Friday, February 27, 2015

Leonard Nimoy 1931-2015

Leonard Nimoy; actor, director, poet, singer, and photographer…has passed away at 83. 

Born in Boston in 1931, Leonard Nimoy began acting at the age of eight in a children’s theater. His first major role on stage was at 17 in an amateur production of AWAKE AND SING. After drama classes at Boston College (in which he failed to complete his studies), he served in the U.S. Army from 1953-1955. 

His acting had actually begun to take off before his military service. He received the title role in the 1952 film KID MONK BARONI, and would go on to play more than 50 small parts in B-movies and television series such as PERRY MASON, DRAGNET, THE TWILIGHT ZONE, WAGON TRAIN, BONANZA, THE UNTOUCHABLES, GET SMART, OUTER LIMITS, GUNSMOKE, and MISSION IMPOSSIBLE from 1969-1971. 

His greatest prominence would come from his role as Spock on the original STAR TREK TV series, which aired from 1966 to 1969. Embracing the role of a half-Vulcan (alien) and half-human serving as a science officer aboard an exploration vessel, Nimoy would play Spock for 79 episodes of the original series; earning Emmy nominations for Outstanding Supporting Actor for a drama series each year. 

He would take Mr. Spock to the big screen with ease, bringing him to life again in STAR TREK: THE MOTION PICTURE in 1979. He would allow Spock to meet an unfortunate end in the pinnacle of the TREK franchise in THE WRATH OF KHAN, and accept a resurrection in THE SEARCH FOR SPOCK. Nimoy would play Spock for five more films, including J.J. Abrams’ 2009 reboot and eventual sequel. The character was a constant thread in the STAR TREK universe, as he would reprise the role again on TV in the spin-off series THE NEXT GENERATION, and THE ANIMATED SERIES. 

His other film credits included INVASION OF THE BODY SNATCHERS (1978), TRANSFORMERS THE MOVIE (1986), THE PAGEMASTER (1994), and TRANSFORMERS: DARK OF THE MOON (2011). He would step behind the camera as director; helming the third and fourth entries in the TREK film series. He would also direct the smash hit THREE MEN AND A BABY in 1987. He was an accomplished photographer with his work being displayed in galleries in Northampton, Massachusetts. He would author two volumes of autobiography, and during and after TREK…he released five albums of musical vocal recordings; which would include a version of Johnny Cash’s I WALK THE LINE, and the now notorious BALLAD OF BILBO BAGGINS. 


This Blogger cannot remember a time before Spock; having been introduced to STAR TREK in the late 1970’s…with Dad on every weekend afternoon when the Original Series was run on WPIX and the local PBS affiliate. Besides the space adventure filled with aliens and ships and planets and phaser-guns, there was obviously something different about TREK…and Leonard Nimoy’s Spock was truly at the center of it all. Even though he played a character who shunned emotion and clinged to cold logic, it was no difficult task to enjoy the character; a tribute to Nimoy’s careful acting balance of human and alien. Through the years, Nimoy and Spock became the true pillars of sci-fi entertainment through film, TV, books, video games, graphic novels, toys, and the internet…and the genre has certainly lost one of its pioneers and necessary components. Nimoy’s Spock had a customary farewell of “live long and prosper”, and that was something that he did to the letter. He opened up the universe for us on and off the screen, and that is his true legacy.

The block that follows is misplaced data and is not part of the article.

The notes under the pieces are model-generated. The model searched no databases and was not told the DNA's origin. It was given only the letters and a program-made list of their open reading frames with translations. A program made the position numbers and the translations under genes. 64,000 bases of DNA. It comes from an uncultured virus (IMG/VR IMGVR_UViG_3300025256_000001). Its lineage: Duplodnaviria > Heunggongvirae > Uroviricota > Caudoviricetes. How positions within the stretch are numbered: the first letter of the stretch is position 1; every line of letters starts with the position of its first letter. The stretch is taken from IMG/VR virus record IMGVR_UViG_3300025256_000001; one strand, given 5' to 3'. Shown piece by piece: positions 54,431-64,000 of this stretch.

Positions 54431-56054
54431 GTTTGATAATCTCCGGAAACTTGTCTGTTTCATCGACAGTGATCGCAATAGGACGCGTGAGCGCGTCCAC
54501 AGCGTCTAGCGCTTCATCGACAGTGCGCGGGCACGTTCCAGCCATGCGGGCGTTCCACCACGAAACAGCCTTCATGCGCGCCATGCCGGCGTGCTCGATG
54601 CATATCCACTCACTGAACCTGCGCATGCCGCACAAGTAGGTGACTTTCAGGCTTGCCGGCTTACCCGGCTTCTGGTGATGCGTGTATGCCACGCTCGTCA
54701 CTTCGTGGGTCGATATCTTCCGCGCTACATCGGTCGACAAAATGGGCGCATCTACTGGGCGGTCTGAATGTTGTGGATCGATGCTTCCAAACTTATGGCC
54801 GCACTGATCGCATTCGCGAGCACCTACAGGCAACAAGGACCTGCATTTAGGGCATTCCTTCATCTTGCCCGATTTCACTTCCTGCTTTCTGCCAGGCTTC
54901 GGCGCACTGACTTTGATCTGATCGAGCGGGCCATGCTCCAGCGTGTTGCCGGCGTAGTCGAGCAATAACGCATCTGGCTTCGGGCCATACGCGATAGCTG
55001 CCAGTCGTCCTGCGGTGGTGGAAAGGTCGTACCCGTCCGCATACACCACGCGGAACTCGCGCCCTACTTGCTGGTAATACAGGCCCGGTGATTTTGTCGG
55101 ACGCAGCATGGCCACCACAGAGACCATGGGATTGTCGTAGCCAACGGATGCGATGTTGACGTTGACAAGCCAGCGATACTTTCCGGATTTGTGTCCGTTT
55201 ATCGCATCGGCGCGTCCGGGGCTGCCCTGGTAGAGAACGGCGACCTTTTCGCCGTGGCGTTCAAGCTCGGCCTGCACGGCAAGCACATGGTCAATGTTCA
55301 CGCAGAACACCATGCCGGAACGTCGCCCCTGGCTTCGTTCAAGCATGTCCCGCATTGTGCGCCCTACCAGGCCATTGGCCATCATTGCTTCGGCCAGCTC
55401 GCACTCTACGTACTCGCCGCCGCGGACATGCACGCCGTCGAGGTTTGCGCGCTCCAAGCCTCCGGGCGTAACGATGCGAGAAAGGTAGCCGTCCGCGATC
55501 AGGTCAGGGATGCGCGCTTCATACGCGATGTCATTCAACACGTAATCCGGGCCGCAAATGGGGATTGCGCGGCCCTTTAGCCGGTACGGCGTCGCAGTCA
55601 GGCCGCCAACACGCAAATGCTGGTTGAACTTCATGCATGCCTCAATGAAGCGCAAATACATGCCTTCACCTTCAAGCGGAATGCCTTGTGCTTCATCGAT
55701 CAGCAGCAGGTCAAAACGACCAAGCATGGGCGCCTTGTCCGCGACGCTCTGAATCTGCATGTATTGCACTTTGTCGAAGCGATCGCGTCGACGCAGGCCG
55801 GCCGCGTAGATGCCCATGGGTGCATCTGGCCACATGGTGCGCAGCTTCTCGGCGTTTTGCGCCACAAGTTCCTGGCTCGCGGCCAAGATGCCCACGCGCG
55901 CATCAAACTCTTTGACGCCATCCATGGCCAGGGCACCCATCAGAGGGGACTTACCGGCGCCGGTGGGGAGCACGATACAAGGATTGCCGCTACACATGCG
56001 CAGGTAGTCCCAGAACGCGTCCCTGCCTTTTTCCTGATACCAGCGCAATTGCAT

Wednesday, February 25, 2015

A Reel Preview: The Year in Film 2015, Episode III

The Oscars are over, 2014 is officially put to rest, and the desolate days of Movie Siberia (January and February) are waning…which means it’s time for The Year in Film 2015 to warm up. Here is a preview for the notable releases for the month of March. 

It all gets technical with….

CHAPPIE – Director Neil Blomkamp (DISTRICT 9) brings us another grim look at the future; this time through the eyes of a self-aware robot. This sci-fi flick stars Hugh Jackman, Sigourney Weaver, and Dev Patel (SLUMDOG MILLIONAIRE). Sharlto Copley provides the voice of the robot. 

THE SECOND BEST EXOTIC MARIGOLD HOTEL – The long awaited sequel to the 2012 surprise hit. Stars Judi Dench, Maggie Smith, Bill Nighy, Dev Patel, David Strathairn and Richard Gere. 

CINDERELLA – Director Kenneth Branagh, who has helmed Shakespeare’s HENRY V and Marvel’s THOR, brings us a live-action adaptation of the Disney classic. Lily James stars as the title role, Helena Bonham Carter is the Fairy Godmother, and Cate Blanchett (ELIZABETH) is the Wicked Stepmother. Hayley Atwell (Marvel’s AGENT CARTER) rounds out the cast as Cinderella’s mother. 

RUN ALL NIGHT – Liam Neeson in yet another shoot-em-up flick. He is joined by Joel Kinnaman (ROBOCOP 2014), and Ed Harris (APOLLO 13). 

THE COBBLER – Adam Sandler in another comedic goldmine.

ANARCHY – A gritty film about a war between dirty cops and a biker gang. Stars Ed Harris, Milla Jovovich, and Ethan Hawke (BOYHOOD).

THE DIVERGENT SERIES: INSURGENT – Another set of teen-novels gets adapted for the big screen; this second film in the series involves a futuristic Chicago in which fugitives hunt for allies while on the run. Stars Shailene Woodley, Theo James, Kate Winslet, Octavia Spencer, Zoe Kravitz, Miles Teller, and the human doorknob….Jai Courtney.

THE GUNMAN – Seemingly looking to ride the coattails of Liam Neeson’s success as an aging action star, Sean Penn stars as a retired assassin pulled back into action. Stars Idris Elba (THOR), Javier Bardem (NO COUNTRY FOR OLD MEN), and Ray Winstone (THE DEPARTED). Directed by Pierre Morel (TAKEN).